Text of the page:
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Optics Express

Optics Express

  • Editor: Michael Duncan
  • Vol. 14, Iss. 5 — Mar. 6, 2006
  • pp: 1996–2002

Analysis of the experimental Q factors (~1 million) of photonic crystal nanocavities

Takashi Asano, Bong-Shik Song, and Susumu Noda  »View Author Affiliations


Optics Express, Vol. 14, Issue 5, pp. 1996-2002 (2006)
http://dx.doi.org/10.1364/OE.14.001996


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Abstract

In this letter, we show that the Q factors of the latest high-Q cavities in two dimensional photonic crystals, measured experimentally to be ~1000000, are determined by losses due to imperfections in the fabricated structures, and not by the cavity design. Quantitative analysis shows that the dominant sources of loss include the tilt of air-holes within the cavity, the roughness of the inner walls of the air-holes, variation in the radii of the air-holes, and optical absorption by adsorbed material. We believe that cavities with experimental Q factors of the order of several millions will be obtained in the future by reducing the losses due to imperfections through improved fabrication techniques.

© 2006 Optical Society of America

OCIS Codes
(230.5750) Optical devices : Resonators
(290.0290) Scattering : Scattering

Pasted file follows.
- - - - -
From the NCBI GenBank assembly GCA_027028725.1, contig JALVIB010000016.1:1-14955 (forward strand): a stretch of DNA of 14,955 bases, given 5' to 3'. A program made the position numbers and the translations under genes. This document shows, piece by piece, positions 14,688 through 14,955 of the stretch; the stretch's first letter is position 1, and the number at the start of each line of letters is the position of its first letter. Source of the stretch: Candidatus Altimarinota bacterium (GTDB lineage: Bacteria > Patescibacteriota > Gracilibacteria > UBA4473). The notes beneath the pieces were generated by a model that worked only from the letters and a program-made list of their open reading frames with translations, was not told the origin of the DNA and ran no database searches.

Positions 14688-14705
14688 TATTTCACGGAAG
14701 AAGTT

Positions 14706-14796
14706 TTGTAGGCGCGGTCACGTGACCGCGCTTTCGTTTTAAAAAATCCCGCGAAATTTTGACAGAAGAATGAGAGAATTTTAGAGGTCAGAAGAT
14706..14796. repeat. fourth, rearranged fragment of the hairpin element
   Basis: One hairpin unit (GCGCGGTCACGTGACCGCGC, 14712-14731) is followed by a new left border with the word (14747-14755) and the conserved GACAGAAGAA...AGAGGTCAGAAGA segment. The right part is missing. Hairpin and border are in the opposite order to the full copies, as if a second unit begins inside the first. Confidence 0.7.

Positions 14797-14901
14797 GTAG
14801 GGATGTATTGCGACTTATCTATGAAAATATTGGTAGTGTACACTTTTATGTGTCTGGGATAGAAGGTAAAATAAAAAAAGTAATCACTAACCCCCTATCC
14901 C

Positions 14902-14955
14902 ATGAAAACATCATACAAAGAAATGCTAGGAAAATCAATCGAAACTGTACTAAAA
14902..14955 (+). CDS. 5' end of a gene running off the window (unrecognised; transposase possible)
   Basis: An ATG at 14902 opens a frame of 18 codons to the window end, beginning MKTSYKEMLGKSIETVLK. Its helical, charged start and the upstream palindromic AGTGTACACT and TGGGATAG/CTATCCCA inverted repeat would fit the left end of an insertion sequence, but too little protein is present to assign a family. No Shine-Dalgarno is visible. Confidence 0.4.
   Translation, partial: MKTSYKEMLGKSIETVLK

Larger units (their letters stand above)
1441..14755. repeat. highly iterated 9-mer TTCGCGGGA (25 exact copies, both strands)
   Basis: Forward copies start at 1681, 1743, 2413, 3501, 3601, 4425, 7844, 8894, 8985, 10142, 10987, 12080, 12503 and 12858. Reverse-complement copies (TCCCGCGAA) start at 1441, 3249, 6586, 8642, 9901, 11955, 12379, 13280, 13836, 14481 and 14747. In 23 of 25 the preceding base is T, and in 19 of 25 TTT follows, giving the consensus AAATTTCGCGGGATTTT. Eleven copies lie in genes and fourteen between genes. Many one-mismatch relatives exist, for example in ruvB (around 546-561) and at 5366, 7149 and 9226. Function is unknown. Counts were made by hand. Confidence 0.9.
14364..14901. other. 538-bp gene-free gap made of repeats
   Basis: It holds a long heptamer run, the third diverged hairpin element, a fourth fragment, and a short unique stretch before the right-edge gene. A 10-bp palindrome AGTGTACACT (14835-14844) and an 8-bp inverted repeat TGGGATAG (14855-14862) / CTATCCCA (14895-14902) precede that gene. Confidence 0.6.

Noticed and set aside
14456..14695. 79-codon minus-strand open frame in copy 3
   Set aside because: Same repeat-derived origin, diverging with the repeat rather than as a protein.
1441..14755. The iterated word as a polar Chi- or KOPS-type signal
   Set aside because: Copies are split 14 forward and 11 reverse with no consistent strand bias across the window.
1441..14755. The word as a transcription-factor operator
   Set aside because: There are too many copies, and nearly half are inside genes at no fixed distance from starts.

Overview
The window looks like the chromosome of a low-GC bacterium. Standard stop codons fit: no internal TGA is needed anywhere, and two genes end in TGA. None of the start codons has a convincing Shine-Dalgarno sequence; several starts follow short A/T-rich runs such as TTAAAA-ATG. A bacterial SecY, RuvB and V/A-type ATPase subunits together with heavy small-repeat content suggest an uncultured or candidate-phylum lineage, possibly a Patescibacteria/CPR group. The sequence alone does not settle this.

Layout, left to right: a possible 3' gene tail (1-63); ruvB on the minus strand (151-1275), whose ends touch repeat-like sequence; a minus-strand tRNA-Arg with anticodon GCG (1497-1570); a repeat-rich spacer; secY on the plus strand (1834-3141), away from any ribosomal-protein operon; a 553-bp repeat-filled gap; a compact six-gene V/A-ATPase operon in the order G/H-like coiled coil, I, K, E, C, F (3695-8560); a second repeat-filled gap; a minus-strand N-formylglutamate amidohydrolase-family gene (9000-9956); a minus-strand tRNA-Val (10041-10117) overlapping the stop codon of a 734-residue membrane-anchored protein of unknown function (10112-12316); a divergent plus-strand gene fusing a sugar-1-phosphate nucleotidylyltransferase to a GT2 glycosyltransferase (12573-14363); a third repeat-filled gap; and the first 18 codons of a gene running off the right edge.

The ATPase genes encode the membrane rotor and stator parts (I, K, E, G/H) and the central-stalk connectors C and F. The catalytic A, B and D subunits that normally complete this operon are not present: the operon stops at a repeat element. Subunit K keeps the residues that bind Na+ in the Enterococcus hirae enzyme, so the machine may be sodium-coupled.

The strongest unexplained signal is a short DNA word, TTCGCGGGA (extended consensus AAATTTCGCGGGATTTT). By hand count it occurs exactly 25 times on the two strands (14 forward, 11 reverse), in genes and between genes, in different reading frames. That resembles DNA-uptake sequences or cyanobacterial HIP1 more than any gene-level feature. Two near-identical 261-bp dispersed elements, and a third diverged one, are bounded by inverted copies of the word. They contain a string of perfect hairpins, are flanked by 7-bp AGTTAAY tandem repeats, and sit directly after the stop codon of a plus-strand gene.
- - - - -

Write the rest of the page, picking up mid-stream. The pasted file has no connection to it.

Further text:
ToC Category:
Photonic Crystals

History
Original Manuscript: January 20, 2006
Revised Manuscript: February 23, 2006
Manuscript Accepted: February 23, 2006
Published: March 6, 2006

Citation
Takashi Asano, Bong-Shik Song, and Susumu Noda, "Analysis of the experimental Q factors (~ 1 million) of photonic crystal nanocavities," Opt. Express 14, 1996-2002 (2006)
http://www.opticsinfobase.org/oe/abstract.cfm?URI=oe-14-5-1996


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References

  1. B. S. Song, S. Noda, T. Asano and Y. Akahane, "Ultra-high-Q photonic double-heterostructure nanocavity," Nat. Mater. 4, 207-210 (2005). [CrossRef]
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  7. We believe that it is necessary to reveal the measurement method in detail since the FWHM of the spectrum is of the order of picometers, almost at the limit of resolution. An external cavity, tunable wavelength, semiconductor laser was used (SANTEC, TSL-210). The emission wavelength was changed by controlling the cavity length with a piezo actuator. The width of the laser line was < 1MHz (~ 8 fm at 1570 nm). Each time the emission wavelength was altered, it was measured using a wavelength meter (Agilent 86122-A-opt-002: with high precision option). The differential accuracy of the wavelength meter was ± 0.15 pm. The best Lorentzian fit to the resonant spectrum had a FWHM value of 1.95 pm. We evaluated the range of FWHM value as 1.8-2.1 pm by adding an error value of ± 0.15 pm to the best fit value. (In addition to the accuracy of the measurement system, there is a problem of temperature fluctuation since temperature dependence of the cavity resonant wavelength is as large as 80 pm/K [14]. This might widen the evaluation range of FWHM further, namely, the FWHM value might be smaller than 1.8pm or larger than 2.1pm.)
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  9. Y. Tanaka, T. Asano, Y. Akahane, B. S. Song, and S. Noda, "Theoretical investigation of a two-dimensional photonic crystal slab with truncated cone air holes," Appl Phys Lett. 82, 1661-1663 (2003). [CrossRef]
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